Let's have a slightly closer look. While it is true that pesticides are water-insoluble, to then directly conclude that consumption can only occur by ingestion of the leaf fails as an argument.

We can imagine a similar proposition; given that most people are unfamiliar with the nature of (the vastly disparate groups of unrelated chemical families that comprise) pesticides, let us imagine a compound that is insoluble in water, but which adheres to the plant, as would be anticipated with an effective pesticide. Imagine, for one of many possible examples, that it were an "oily" substance, which obeys our two requirements, and has the advantage of being a substance the properties of which are familiar to the layman (although the majority of pesticides are not actually oleaginous). Imagine, then, that we take the leaves and subject them to continuous brewing in water that is boiling. There are many compounds released from the interior of the leaf under such conditions that are not released during exposure with rain - it is this effect, after all, that allows us to enjoy tea. The insoluble, plant-adherent substance, under such conditions, form the "mechanical mixture" to which Adam rightly refers. The result is the additive not in solution, but in mixture.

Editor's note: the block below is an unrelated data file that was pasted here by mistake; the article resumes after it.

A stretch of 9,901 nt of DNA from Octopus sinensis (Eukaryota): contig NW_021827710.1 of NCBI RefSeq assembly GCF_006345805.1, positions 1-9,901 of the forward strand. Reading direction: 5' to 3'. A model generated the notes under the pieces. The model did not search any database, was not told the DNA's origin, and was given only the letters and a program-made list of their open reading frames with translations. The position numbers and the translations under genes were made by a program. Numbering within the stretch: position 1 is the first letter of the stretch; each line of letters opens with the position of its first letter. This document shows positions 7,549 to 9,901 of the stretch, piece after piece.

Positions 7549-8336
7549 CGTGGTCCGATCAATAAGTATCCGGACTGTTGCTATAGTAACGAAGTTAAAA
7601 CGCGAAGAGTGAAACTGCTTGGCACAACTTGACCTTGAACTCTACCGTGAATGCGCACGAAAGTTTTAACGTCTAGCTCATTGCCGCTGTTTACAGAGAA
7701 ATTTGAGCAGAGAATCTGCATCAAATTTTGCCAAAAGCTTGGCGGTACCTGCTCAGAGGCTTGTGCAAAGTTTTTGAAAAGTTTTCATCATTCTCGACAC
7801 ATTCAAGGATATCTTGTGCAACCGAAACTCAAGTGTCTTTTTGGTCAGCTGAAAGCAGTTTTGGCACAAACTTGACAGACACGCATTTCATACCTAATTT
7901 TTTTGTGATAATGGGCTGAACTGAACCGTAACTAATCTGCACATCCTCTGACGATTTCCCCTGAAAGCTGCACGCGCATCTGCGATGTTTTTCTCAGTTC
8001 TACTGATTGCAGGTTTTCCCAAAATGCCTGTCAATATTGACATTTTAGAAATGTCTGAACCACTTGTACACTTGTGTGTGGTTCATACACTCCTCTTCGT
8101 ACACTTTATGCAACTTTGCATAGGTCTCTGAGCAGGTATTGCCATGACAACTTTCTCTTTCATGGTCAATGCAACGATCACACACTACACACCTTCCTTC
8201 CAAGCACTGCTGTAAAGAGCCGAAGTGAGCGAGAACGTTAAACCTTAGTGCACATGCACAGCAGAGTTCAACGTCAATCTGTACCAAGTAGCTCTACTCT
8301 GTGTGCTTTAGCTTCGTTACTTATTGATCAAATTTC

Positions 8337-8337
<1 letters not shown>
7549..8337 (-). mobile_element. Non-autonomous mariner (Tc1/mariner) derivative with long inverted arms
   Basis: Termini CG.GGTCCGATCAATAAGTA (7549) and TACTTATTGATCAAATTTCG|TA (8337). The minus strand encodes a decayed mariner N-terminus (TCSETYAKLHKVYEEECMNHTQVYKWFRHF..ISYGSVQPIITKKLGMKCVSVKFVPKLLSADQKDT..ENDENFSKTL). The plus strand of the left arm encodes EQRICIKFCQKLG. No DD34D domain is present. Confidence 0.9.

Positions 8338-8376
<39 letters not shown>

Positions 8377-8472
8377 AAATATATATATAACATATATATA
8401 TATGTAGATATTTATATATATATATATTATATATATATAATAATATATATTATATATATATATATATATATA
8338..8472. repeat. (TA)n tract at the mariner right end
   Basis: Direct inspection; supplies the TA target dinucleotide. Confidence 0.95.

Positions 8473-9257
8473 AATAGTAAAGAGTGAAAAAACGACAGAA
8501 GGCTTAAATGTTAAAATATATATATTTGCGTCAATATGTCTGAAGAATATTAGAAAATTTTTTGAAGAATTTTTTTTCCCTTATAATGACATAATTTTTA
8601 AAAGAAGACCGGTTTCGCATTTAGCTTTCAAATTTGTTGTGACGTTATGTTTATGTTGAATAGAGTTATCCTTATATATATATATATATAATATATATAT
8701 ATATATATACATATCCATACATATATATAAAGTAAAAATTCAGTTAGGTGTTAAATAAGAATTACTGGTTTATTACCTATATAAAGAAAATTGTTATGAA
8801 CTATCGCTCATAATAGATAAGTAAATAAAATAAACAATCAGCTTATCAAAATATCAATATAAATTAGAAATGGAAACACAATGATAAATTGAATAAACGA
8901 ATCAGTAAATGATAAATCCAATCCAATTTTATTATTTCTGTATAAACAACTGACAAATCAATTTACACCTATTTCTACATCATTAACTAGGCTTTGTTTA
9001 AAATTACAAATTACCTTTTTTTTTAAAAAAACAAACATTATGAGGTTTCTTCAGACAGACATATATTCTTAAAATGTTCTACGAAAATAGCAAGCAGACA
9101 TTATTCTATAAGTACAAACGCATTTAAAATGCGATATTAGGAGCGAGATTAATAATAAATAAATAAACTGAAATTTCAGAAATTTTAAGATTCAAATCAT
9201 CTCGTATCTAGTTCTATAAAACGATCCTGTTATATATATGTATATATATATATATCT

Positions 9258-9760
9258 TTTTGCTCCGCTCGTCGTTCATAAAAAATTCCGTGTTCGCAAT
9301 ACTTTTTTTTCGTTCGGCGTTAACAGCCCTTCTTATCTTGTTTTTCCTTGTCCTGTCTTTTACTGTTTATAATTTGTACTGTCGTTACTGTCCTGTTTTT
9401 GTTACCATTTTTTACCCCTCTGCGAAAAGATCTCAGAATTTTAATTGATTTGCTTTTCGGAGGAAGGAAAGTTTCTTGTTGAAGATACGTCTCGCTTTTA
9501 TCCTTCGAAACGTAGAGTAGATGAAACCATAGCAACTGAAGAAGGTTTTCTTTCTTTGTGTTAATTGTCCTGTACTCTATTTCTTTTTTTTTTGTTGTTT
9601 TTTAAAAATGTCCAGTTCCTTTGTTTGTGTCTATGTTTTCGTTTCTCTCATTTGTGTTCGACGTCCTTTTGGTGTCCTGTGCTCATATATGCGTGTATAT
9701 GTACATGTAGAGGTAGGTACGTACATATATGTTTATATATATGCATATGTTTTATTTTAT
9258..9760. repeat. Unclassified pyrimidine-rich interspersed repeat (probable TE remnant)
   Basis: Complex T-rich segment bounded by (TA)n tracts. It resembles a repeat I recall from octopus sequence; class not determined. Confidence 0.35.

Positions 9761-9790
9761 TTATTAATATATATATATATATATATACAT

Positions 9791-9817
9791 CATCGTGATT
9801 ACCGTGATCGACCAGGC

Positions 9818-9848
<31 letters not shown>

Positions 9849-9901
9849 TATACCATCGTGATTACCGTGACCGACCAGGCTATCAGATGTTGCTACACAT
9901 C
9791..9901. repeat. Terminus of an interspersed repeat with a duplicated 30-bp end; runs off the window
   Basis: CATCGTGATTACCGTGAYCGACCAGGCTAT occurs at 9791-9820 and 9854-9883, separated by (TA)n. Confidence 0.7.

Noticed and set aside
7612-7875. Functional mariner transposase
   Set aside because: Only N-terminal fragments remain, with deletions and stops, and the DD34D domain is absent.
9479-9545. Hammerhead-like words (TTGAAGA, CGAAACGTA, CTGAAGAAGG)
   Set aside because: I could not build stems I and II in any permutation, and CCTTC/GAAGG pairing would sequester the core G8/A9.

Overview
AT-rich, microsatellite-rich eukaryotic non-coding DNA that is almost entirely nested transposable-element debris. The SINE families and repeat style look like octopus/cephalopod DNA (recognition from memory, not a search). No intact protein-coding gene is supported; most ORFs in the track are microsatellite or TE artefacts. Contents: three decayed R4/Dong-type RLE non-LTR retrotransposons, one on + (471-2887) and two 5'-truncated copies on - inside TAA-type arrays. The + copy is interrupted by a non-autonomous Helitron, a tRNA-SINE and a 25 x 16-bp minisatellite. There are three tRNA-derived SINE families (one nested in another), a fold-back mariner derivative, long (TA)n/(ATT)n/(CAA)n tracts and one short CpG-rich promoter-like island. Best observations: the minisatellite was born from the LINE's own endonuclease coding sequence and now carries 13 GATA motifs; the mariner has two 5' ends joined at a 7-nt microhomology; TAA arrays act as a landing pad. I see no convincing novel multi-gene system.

It is not hard to identify other observations that prove the fallacy that an insoluble compound sprayed on a leaf can only be consumed by ingestion of that leaf, even after considering the change in temperature of the water during infusion. The very considerable environmental damage from run-off pesticides (and fertilisers) is a regularly-cited example of the insoluble nature of a pesticide being taken up in mixture, which then accumulates in other ecosystems and causes harm. (A good example that is taught to eight-year-olds in primary schools in the UK, for example, is that of eutrophication.) A second example might be the existence of "Maximum Residue Levels" (MRLs) and other equivalents outside the EU, which are quoted for non-ingested substances, one of which is tea.